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Comment And all the other shit? (Score 1) 257

So, are you going to fix the annoying CDN/download system, ie the one that doesn't give simple URLs, but instead force every download through a CGI script, instead of using a proper fucking CDN, DNS round robin, or load balancer?

Do you have any idea how annoying it is to want to download a tarball from Sourceforge to a remote system I'm SSH'd to, but I can't copy the URL to the clipboard and paste it into the command line without escaping the ampersands, or having to manually rename the file?

Plus, let's be honest here: you're not fixing this crap because you all care about the open source community. You're fixing it because projects left in droves and your advertising revenue dropped. Stop pretending this is about anything other than money.

Comment $52/yr is a lot for a subscription (Score 4, Insightful) 579

Since there's no pulp to push, the economics of the price are astounding.

If ads were more intelligent and higher class, they wouldn't be so annoying. Nothing like continuing to see ads for something you bought, or putting up with taboola's brain-dead stupid tricks.

Ads should be as good as the articles they parasitically feed off of.

Comment Arleady problematic now (Score 4, Informative) 569

...when they finally go big time, given that the white lines currently are used to guide them on multi lane roads.

No need to wait for autonomous vehicle.
Current safety devices use it already:

- Lane Departure Warning:
vehicle uses the contrast of white lines on dark asphalt to guess where the lane is, and can either alert the driver (e.g.: Volvo cars) or correct course (e.g.: BMW) to stay in the lane. The driver needs to explicitly switch on the turn signal to tell the car that he indeed intend to turn the car.
No lines, not easy for the car to tell what exactly the trajectory should be. Whereas humans can more or less guess based on the surrounding and know where the "virtual lane" should go (and TFA's idea is that this guess-work will force drivers to be more prudent and slow down. My own feeling is that the first 2 weeks, the drivers will be watchful, then they'll get used it, and then everything will be back to normal)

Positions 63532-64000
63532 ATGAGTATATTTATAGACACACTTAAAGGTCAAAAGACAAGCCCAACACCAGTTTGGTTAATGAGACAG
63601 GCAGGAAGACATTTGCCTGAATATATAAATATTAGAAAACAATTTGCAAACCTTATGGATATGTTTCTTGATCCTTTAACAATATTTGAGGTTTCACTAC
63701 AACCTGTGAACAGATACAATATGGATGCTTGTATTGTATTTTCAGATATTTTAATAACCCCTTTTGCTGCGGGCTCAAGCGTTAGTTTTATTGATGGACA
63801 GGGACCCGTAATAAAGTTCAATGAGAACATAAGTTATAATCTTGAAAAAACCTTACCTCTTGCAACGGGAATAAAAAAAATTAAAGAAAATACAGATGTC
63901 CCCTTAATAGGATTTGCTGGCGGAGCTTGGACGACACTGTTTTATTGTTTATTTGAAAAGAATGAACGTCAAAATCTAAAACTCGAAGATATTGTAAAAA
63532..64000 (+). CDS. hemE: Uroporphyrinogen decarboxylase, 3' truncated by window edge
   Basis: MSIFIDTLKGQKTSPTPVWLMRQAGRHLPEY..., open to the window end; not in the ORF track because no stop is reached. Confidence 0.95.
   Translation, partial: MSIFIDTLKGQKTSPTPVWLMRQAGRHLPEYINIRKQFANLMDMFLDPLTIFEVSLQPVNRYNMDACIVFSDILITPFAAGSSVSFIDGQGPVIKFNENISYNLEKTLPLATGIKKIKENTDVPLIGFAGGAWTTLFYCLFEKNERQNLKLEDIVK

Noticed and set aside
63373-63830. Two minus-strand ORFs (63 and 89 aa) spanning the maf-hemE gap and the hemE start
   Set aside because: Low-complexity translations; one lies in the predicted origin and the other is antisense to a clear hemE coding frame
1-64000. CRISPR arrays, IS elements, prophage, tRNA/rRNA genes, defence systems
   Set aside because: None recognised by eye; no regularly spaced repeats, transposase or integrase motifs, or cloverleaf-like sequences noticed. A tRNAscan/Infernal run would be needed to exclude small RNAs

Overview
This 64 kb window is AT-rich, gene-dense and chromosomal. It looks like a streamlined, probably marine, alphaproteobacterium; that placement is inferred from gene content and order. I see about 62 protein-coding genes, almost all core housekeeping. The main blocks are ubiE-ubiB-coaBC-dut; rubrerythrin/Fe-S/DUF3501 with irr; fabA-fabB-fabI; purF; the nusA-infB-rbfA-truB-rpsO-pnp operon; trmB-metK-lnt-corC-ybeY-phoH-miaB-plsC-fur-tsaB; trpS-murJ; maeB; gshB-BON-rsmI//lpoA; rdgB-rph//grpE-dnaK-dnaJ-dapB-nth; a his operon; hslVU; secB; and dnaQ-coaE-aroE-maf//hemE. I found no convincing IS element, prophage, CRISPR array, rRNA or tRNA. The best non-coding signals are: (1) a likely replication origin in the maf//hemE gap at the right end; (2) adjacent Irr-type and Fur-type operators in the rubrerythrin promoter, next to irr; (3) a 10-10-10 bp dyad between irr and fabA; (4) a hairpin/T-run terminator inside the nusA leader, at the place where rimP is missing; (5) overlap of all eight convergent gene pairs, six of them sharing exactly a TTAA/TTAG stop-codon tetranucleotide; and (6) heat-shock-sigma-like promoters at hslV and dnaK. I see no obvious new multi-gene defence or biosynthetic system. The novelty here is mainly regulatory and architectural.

- Forward Collision Avoidance:
vehicle have a forward facing radar that can detect other vehicle in front. So the car can see if the other in front breaks (when they are both in the same lane, i.e.: a traffic jam) and automatically slow down the cruise control (and in some car, resume driving once the traffic jam clears and the car in front starts again).
Also, the cars can detect incoming vehicle or vehicle that are on a crash course and prevent by applying breaks.
For that to work, again the car's computer need to have some basic idea of where lanes are. Other wise, there's a risk that the car will hit the break, even if the stoped/slower vehicle was in another lane, or the incoming car is in the other half of the road (like in TFA's case).

It seems similar to what i believe they did in the netherlands where they removed any distinction between the road and the pedestrian areas which apparently slowed down traffic.

...well at least, pedestrian and cyclist collision avoidance (more usually called "City Safety" by constructor, and currently slowly becoming a strandard option on most vehicle in europe), is entirely Lidar-based or shape-recognition based.
(i.e.: the car doesn't stop on its own because you're dangerously close to a pedestrian area or a bicycle lane, but because it recognised the object in front of you).
So at least *that* idea isn't disrupting existing safety device. But still...

I'm more proponent of some European city which have buried some of their highway network underground.

I don't think that forcing people to think about the security themselves by removing safety marking will actually work on the long term.
I strongly suspect that people will slowly adapt and get used to the missing markings, and start driving as carelessly as before.

If you think about it, large swaths of road miss markings, specially in developing countries. And those countries aren't exactly known for lower incident rates (though other reason, like vehicles to broken to be road-safe, missing driving education, etc. are other factors in play).